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September 15, 2023 12:23 am | Updated 12:40 am IST - CHENNAI
A cohort study, which has indicated that one of Omicron’s subvariant, XBB, is highly evasive from available vaccines as 81.1% of the studied infected persons were vaccinated, has highlighted the urgent need for polyvalent vaccines. It also underscores the need for continuous genomic surveillance of SARS-COV-2 to keep a close watch on the emergence of new variants in the community.
Tamil Nadu’s State Public Health Laboratory (SPHL), where a whole genome sequencing (WGS) laboratory is functioning, decided to take a closer look at samples that tested positive for XBB variants of Omicron reported from September 2022 to January 2023.
This was following a surge in COVID-19 cases during September 2022 with reports of several breakthrough infections and re-infections in the community.
The findings and recommendations of the study — clinical characteristics and novel mutations of Omicron subvariant XBB in Tamil Nadu, India — a cohort study - was recently published in The Lancet Regional Health-South East Asia.
T.S. Selvavinayagam, Director of Public Health and Preventive Medicine, was the study’s lead author.
Of the 2,085 COVID-19 samples sequenced during that period, 420 were reported as XBB (20.14%) variants in the State.
Of this, 244 were selected based on collective information to study the clinico-demography of the cohort and 98 were selected for sequence studies. XBB.3 was the predominant sub-lineage of XBB identified in the study population, infecting 139 individuals; 57% of the total cases in the cohort. Next was XBB.1 that was seen in 56 individuals.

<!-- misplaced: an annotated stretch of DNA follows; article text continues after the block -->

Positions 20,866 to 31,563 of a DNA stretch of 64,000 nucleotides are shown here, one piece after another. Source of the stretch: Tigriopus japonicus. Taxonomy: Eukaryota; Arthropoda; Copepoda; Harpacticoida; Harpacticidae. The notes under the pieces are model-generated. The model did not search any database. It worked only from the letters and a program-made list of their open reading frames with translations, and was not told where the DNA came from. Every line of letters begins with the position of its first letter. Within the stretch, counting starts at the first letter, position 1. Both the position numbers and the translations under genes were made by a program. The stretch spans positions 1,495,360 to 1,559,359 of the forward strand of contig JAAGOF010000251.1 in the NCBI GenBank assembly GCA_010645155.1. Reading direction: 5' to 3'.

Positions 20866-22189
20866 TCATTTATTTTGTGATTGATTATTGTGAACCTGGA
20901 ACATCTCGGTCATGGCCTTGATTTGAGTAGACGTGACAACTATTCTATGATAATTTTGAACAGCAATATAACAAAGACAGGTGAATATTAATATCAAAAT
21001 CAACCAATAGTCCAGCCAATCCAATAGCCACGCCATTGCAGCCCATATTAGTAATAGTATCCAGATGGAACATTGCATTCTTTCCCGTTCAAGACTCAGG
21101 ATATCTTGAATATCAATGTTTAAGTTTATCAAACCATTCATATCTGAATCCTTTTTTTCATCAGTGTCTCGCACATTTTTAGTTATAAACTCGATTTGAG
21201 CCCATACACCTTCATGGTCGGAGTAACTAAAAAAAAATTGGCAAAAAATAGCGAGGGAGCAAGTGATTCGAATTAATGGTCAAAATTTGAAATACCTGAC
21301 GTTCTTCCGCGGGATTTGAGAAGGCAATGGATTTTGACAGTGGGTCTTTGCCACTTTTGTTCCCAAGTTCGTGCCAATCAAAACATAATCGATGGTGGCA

The researchers found that for 200 of the 244, this was their first exposure while for 44 others, it was their second COVID-19 encounter among which 25 were infected with XBB.3 variant.
Based on the data, XBB.3 appeared to be more virulent and prevalent within the study cohort, it said.
One of the key findings was that XBB sub-variants were evasive against available vaccines and may be more transmissible, one of the authors, S. Raju, who is the deputy director of SPHL said.
About 81% of the infected persons were vaccinated of which 78.2% were vaccinated with two or more doses and 2.9% were partially vaccinated with a single dose.
Analysis found that age and underlying conditions such as diabetes, hypertension and cardiovascular disease or secondary complications increased susceptibility to infection rather than vaccination status or prior exposure — 52 individuals reported a single underlying condition and 24 had two or more underlying conditions.
The findings advocated the need to develop bivalent/multivalent booster vaccine for the entire population to protect them from emerging variants of concerns.
The study identified 43 mutations in the S gene across 98 sequences. Of these, two were novel mutations (A27S and T7471) that were not reported previously with XBB sub-variants in the available literature.
Continuous surveillance of viral mutations is critical to identifying emergence of new variants and for developing an effective vaccine.
“The WGS lab will continue to monitor the genomic surveillance of SARS-CoV-2 virus circulating in the community and intends to forecast early warning signals of impending threat due to the emergence of new variants of coronavirus in the community, thereby help reduce the disease burden in the State,” he said.
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